The head of the consumer division at energy giant Centrica has urged the government to accelerate the ban on fossil fuel heating systems in new homes from 2025 to today.
Writing in a collection of essays published by conservative think tank Bright Blue, Sarwjit Sambhi, chief executive of Centrica Consumer, said the urgent decarbonisation of home heat would be essential to the UK’s net-zero ambition.
He noted that much of the progress made thus far in cutting greenhouse gas emissions in the UK had come from decarbonising the electricity system. Emissions have been slashed by nearly two-thirds in the energy sector since 1990 as renewable generators have replaced coal-fired power stations, with little effect on consumers. The electricity that comes out of our sockets has remained the same, regardless of where it was generated.
In contrast, transforming the UK’s heating system, now responsible for a third of the country’s emissions, will impact consumers more closely and require changes at the level of each home, Sambhi said. 2,000 homes must become net-zero each day for the UK to reach its overall target of net-zero emissions by 200.
Consumers can already take action to trim the emissions associated with their heat, Sambhi wrote. Installing a Hive smart thermostat can save each home up to 0.5 tonnes of carbon emissions each year, and switching to a high-efficiency combination boiler can save a similar amount.
“But significantly more savings will require the creation of a new, well-functioning market for low carbon heating options,” he wrote. The creation of this market can start with banning new-build homes from having gas connections and requiring they use low carbon alternatives instead.
The government has proposed a new Future Homes Standard that will prohibit gas connections in new homes by 2025. But Sambhi said the ban should be brought forward to today.
“There is no real reason to delay its full implementation by five years, not least of all as developers had previously expected to comply with a similar standard by 2013,” he wrote.
Around 200,000 new homes are being built in the UK each year, and the government has ambitions to increase that figure. “Every new home built needs to be as close to net-zero as possible if we are to avoid locking in new carbon-emitting housing stock into our economy,” Sambhi wrote.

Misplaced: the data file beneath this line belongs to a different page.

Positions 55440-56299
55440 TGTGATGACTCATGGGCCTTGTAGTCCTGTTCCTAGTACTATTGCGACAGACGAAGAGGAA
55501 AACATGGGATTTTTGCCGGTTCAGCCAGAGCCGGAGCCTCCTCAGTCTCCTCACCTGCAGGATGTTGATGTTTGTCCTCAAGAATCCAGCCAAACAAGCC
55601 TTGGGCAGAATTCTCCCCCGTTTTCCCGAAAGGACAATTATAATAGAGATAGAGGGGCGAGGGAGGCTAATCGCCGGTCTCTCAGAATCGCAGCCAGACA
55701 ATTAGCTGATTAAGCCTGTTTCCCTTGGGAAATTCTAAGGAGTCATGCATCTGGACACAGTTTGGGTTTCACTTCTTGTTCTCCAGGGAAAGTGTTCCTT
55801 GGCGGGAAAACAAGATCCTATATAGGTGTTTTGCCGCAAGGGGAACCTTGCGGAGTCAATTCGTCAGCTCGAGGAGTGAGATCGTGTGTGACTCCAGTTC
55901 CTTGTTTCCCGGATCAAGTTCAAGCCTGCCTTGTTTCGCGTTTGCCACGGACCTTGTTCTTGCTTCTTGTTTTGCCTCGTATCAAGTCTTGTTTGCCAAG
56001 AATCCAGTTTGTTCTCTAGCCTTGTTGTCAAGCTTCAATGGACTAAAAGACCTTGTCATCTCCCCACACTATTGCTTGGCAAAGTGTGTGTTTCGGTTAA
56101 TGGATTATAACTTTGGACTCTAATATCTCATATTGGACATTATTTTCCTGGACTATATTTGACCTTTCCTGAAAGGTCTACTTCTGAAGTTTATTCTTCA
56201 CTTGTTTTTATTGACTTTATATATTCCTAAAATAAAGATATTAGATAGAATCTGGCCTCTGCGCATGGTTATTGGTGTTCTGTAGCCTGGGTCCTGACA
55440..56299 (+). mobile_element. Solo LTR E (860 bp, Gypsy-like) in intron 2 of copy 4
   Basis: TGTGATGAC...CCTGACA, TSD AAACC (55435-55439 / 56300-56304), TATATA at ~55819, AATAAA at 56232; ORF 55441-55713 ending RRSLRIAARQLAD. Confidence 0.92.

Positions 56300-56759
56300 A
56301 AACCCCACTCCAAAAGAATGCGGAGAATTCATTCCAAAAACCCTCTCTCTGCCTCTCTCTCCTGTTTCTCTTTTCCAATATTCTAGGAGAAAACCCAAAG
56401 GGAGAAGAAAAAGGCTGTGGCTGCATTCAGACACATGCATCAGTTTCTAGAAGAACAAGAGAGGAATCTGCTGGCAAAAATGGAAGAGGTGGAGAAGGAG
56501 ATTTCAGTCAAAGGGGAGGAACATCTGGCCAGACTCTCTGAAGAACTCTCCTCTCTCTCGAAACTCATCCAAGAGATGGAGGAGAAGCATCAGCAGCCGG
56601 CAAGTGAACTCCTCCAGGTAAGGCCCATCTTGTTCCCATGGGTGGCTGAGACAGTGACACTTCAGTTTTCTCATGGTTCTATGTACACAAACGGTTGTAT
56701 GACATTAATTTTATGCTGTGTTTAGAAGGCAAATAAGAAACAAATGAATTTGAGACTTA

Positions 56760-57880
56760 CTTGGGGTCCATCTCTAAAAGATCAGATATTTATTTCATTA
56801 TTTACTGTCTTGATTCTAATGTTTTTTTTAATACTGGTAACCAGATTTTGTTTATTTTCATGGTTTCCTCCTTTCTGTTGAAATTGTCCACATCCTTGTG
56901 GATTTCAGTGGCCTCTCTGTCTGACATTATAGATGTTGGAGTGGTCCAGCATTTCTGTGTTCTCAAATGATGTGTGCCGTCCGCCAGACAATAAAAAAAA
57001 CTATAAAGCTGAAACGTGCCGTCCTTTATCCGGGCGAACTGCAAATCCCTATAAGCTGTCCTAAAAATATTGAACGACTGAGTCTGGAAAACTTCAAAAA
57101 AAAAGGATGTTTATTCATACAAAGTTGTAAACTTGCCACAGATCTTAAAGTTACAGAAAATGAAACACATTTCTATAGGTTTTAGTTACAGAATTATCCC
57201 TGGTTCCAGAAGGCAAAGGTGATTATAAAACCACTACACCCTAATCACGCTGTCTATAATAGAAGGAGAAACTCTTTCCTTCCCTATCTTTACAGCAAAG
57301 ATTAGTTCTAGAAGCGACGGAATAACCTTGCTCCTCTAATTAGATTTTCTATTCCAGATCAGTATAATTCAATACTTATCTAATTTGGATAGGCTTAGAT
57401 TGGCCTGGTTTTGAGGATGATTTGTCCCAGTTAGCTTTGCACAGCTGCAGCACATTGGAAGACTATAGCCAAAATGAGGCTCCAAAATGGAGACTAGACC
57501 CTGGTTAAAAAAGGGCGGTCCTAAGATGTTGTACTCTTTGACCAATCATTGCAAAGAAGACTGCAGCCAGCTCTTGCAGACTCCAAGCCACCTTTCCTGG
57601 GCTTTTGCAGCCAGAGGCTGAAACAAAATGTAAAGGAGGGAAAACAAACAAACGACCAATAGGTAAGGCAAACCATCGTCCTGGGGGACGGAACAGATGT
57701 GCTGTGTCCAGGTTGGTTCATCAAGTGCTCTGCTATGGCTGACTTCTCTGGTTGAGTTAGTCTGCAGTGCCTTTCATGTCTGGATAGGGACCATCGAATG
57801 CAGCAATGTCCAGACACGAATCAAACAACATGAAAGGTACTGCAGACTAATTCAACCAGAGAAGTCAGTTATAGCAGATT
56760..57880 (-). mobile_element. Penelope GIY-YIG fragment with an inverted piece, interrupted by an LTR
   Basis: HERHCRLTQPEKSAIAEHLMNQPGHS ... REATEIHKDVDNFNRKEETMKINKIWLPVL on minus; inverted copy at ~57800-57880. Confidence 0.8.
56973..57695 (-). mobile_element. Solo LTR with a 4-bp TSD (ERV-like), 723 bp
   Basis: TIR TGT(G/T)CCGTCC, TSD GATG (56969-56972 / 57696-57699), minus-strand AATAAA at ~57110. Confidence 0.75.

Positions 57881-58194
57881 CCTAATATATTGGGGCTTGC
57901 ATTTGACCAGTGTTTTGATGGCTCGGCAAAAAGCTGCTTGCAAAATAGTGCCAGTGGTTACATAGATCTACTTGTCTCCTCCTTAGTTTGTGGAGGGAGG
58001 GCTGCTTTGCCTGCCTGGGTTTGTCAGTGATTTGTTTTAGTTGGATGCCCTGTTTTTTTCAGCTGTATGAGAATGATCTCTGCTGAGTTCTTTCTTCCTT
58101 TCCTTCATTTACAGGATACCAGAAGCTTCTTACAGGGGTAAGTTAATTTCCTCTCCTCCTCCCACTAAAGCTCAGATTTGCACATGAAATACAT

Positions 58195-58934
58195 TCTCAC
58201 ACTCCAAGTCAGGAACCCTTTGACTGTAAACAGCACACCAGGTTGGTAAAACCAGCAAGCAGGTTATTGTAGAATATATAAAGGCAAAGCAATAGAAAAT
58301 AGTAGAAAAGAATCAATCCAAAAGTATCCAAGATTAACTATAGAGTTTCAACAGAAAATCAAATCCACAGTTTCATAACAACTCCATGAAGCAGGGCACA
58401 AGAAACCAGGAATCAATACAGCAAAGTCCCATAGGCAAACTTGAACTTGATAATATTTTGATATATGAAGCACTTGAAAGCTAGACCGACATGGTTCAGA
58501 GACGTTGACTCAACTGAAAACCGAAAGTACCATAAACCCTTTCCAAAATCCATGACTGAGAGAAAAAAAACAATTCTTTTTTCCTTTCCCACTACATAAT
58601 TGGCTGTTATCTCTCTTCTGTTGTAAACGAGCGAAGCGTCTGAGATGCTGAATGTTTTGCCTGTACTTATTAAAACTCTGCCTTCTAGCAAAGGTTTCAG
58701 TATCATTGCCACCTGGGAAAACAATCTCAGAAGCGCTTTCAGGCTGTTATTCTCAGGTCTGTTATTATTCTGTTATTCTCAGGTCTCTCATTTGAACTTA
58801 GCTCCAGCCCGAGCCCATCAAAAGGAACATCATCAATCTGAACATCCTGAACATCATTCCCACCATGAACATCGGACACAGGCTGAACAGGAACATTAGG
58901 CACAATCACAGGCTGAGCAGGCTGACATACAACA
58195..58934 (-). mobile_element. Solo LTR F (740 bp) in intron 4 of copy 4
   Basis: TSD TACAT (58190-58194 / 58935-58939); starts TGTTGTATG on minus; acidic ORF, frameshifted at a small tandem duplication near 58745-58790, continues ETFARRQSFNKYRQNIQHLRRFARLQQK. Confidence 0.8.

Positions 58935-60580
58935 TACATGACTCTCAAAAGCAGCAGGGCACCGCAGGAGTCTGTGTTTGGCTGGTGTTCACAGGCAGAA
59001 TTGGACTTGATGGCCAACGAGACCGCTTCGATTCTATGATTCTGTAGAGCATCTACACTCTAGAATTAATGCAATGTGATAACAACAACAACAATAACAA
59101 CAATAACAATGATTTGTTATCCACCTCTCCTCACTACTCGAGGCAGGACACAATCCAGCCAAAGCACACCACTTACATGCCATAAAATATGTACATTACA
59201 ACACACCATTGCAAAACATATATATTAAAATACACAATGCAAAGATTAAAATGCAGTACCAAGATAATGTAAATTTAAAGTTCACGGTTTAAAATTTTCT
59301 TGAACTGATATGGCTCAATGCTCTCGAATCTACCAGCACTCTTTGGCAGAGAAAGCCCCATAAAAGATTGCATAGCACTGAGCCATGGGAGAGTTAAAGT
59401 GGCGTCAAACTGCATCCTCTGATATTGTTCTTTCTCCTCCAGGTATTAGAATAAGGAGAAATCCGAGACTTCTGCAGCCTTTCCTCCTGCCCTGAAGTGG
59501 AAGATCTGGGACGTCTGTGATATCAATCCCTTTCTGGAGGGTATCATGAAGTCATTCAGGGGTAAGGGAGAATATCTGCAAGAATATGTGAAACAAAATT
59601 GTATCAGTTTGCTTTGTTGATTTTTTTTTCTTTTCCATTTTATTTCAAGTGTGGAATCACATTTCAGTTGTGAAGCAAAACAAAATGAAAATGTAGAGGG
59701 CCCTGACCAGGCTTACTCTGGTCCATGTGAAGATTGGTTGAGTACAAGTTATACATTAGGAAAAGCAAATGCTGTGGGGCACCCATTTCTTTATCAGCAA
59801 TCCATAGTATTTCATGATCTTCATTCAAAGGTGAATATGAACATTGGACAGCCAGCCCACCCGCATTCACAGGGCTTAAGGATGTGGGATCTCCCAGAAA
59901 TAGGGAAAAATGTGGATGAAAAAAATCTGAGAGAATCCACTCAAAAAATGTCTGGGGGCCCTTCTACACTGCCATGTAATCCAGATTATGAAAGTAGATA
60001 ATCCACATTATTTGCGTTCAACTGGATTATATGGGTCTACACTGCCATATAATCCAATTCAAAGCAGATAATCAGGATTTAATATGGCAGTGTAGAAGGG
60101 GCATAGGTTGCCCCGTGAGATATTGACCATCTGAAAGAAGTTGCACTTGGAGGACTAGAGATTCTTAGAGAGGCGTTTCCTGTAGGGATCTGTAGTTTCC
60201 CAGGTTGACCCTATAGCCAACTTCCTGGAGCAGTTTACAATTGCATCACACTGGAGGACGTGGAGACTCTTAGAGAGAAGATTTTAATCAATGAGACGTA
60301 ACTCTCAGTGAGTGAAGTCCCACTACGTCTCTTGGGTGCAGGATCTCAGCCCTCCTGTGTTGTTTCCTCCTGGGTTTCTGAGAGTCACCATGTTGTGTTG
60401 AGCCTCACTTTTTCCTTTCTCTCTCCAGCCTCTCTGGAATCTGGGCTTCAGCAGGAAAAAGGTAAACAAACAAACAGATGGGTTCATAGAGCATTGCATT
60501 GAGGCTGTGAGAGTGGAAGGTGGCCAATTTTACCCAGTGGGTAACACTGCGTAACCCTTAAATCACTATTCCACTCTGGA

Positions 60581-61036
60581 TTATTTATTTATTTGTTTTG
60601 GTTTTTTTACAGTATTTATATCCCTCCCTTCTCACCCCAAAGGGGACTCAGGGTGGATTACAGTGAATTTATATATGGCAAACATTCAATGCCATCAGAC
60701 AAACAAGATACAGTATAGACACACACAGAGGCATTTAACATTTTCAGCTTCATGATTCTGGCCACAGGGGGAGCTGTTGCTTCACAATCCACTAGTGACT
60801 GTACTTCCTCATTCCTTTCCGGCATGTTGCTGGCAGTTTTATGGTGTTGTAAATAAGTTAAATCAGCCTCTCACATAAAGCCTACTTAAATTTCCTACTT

He said Centrica, owner of British Gas, already has partnerships with housing developers and will be announcing further involvement in low carbon heating in the coming months.
He also said that the installation of costly and polluting oil heating systems in the estimated four million homes off the UK’s gas grid must be halted and cheaper, cleaner low carbon alternatives, such as heat pumps and green gas installations, put in place instead. To that end, Centrica has partnered with Calor Gas, leading supplier of LPG, to supply green gas tanks to off-grid households which request them.
Beyond new build and off-grid homes, decarbonising the heating supply of the 20 million homes reliant on the gas network will be costlier and more challenging. Increasing the portion of our gas that is green by injecting higher volumes of biomethane and hydrogen into the network will help, Sambhi said. However, heating systems must also be replaced at the individual level.
The previous consensus that these homes should be converted to use electricity for heat has faded, as it became apparent that the electricity grid would struggle to cope with the added demand, particularly as electric vehicles replace petrol and diesel cars. Instead, Sambhi pointed to a recommendation by the Committee on Climate Change (CCC), the government’s independent climate advisors, to continue using the gas grid but install hybrid heat pumps in homes. These hybrid systems combine small capacity gas boilers with air source heat pumps.
Hybrid heat pumps are an ideal solution because “they do not require swapping out radiators or extensive energy efficiency upgrades to homes, and they keep the pathway and optionality open for a hydrogen future for the gas network,” he wrote.
The government recently announced that it will replace the current Renewable Heat Incentive with £4k grants to enable homes and businesses to install low carbon heating systems, including hybrid heat pumps.
However, another study has suggested that the decarbonisation of heat is being stymied by a lack of public awareness of the climate impact of gas heating. A survey conducted by Energy Systems Catapult in January found that fewer than half of respondents understood the link between their gas boiler and greenhouse gas emissions.